There's a lot of great work in Chelsea and the Lower East Side right now--more than I can report on in individual posts--so I'll be offering a few roundups. The first is this one: a look at a range of work in black and white. Some of the exhibitions are still up; others have closed or are about to.
Melissa Meyer, New Work, at Lennon Weinberg, up through May 7
Here, Draw the Line, 2015, oil on canvas, 72 x 96 inches
Melissa Meyer is best known for her large-scale paintings that feature chromatic skeins of line and shape, but two splendid paintings--one large, the other a small diptych--reveal just how calligraphic the artist's line is. View the online catalog here.
Small diptych with detail below
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Tamar Zinn , At the Still Point, through May 7 at Kathryn Markel Fine Art
Tamar Zinn practices a particularly elegant form of what I would call contemplative geometry. She lays dark and light rectangles on top of a deep achromatic field (in which there are hints of russet, rose or yellow). The geometry is "intuitive," says Zinn, and each painting develops in a tango of plan and chance. View the online catalog here.
At the Still Point 4, 2016, oil on dibond, 20 x 16 inches
At the Still Point 1, 2016, oil on dibond, 20 x 16 inches
At the Still Point 14, 2015, oil on dibond, 20 x 16 inches
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Ellsworth Kelly, Photographs, at Matthew Marks Gallery
through April 30
A different kind of contemplative geometry is on view in the black and white gelatin silver prints of Ellsworth Kelly, striking images of barns, doors, shadows whose shapes reflect those of his paintings. I first saw prints from this series at Kelly's retrospective at the Guggenheim in 1996. I am not a big fan of Kelly's painting and sculpture, but the photographs I loved. One has to wonder if the photographs informed the work for which he is known, or if it's the other way around. A catalog will be available.
The first of three large gallery rooms of Ellsworth Kelly photographs
More Kelly photographs. I inquired the price. "They're only being sold to museums," I was told.
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Rob de Oude, Tilts and Pinwheels, at dm contemporary, through April 24
Here, Bromide, 2014, oil on canvas, 32 x 32 inches
Rob de Oude paints grids, layers of grids in one painting. Each layer shifts slightly so that a moire pattern emerges. Depending on the colors he uses and the angle of the shift, De Oude creates pattern in infinite variety. His solo at dm contemporary featured many chromatic works as well.
Bromide with three 12x12 inch works, shown below
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Robert Ryman at Dia Art Foundation in Chelsea, through July 31
This long-running exhibition at the Dia Foundation's space on 22nd Street features the work of Robert Ryman. A master of white, Ryman is also a master of material. The five small paintings in the image above are enamel on metal, for instance, while the slightly larger painting at right, also shown below, is oil on aluminum. I had a little accident with my iPhone camera--I accidentally deleted pictures before they were fully uploaded to my desktop computer--so I cannot show you the range of what I saw. I pulled these two from the Internet. Read Roberta Smith's review here, where you will see additional good pics. The works are illuminated by daylight only, which promises more hours of overhead light as we move into summer.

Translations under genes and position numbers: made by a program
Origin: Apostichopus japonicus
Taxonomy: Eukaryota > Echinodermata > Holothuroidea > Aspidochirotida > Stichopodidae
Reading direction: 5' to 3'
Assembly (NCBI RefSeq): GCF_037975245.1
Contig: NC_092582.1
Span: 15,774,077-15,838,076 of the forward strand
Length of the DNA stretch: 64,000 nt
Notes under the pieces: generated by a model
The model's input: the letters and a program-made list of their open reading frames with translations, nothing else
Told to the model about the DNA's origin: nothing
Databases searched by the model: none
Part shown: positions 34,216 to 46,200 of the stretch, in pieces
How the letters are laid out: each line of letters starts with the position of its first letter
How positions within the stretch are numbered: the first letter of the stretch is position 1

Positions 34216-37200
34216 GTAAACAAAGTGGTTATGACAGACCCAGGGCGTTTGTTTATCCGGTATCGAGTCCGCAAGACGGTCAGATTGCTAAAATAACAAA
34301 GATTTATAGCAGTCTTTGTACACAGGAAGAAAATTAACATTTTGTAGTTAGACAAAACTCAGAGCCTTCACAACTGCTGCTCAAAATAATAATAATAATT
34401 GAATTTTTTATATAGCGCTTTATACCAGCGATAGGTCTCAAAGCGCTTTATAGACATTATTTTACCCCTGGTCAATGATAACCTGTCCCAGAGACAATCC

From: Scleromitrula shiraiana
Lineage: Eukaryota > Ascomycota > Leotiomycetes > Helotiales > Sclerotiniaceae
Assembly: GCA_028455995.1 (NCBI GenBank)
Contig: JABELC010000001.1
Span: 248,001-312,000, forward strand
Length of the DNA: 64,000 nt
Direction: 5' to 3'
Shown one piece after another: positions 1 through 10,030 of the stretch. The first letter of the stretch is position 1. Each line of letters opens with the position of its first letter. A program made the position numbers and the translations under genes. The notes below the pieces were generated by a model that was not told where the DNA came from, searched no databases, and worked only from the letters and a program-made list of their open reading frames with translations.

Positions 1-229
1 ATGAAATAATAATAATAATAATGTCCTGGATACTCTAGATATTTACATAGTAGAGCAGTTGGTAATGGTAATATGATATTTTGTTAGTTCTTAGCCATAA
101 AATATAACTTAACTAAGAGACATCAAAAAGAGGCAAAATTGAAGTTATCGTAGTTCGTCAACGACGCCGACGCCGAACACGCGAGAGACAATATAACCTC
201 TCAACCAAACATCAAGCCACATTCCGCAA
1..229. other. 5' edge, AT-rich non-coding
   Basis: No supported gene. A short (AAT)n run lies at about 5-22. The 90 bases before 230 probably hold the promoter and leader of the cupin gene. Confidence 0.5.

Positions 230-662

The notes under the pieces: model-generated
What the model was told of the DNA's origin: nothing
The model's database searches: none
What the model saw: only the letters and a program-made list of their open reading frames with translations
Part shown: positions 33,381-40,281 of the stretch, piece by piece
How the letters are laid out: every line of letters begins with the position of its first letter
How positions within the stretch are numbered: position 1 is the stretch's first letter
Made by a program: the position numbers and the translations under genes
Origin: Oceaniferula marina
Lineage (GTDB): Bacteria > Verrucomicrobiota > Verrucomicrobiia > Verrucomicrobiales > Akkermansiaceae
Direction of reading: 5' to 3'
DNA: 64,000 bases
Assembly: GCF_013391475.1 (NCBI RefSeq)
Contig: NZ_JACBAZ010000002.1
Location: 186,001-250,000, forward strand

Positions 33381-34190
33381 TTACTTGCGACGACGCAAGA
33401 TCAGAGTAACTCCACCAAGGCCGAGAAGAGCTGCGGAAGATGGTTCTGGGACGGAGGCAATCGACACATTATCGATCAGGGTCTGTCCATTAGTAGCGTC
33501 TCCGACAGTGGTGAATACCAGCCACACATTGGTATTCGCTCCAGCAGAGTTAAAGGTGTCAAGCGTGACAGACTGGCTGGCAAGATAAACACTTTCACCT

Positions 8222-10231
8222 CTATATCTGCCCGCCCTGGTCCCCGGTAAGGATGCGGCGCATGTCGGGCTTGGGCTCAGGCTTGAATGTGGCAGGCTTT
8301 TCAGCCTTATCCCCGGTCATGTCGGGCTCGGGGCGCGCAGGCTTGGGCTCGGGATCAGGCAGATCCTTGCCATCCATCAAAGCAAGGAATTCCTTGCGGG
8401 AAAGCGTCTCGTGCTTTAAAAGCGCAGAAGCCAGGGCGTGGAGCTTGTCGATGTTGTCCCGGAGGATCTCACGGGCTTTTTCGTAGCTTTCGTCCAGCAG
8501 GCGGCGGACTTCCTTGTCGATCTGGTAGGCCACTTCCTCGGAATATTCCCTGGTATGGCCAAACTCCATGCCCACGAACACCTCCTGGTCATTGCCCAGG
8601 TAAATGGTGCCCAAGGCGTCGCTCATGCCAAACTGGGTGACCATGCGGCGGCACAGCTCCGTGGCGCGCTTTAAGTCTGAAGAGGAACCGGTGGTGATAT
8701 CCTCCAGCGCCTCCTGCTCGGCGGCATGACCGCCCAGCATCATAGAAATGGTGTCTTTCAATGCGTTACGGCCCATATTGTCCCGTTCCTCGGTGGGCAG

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Homeostasis is an organism's ability to remain stable despite fluctuations in the forces that act upon it. Our internal body temperature, indeed, our health, depends on this process. I wonder if Judith Braun's recent experience with and defeat of breast cancer suggested the title. Certainly her fingertip drawings--particularly the murals she is known for--are an assertive record of her presence. Speculation aside, Braun's works, strongly symmetrical and materially tangible (she works in graphite or charcoal on Duralar or paper) feel at the same time compellingly spiritual.
Above: Symmetrical Procedure NE-21-4; below , Symmetrical Procedure NE-21-3, both 2014, graphite on Duralar
Installation with Symmetrical Procedure FB-30-2, 2014, charcoal on paper, 26 x 26 inches, on far wall
Closer view below
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Ted Larsen, Industrial Park, at Margaret Thatcher Projects through April 23
Here, Certain Risk, 2015; salvage steel, marine-grade plywood, silicone, vulcanized rubber, chemicals, hardware, shown in situ below left
Ted Larsen is one of those artists who turns straw into gold, or more specifically, salvaged materials into refined forms. The works in this series--more of which you can see here--feature rounded forms, some playful, others, as above, seriously sensuous. An ongoing hallmark of Larsen's work is his meticulous construction of multiple planes, which provides visual pleasure of a different sort.
Installation view with Cerain Risk, left, and Stop Action, right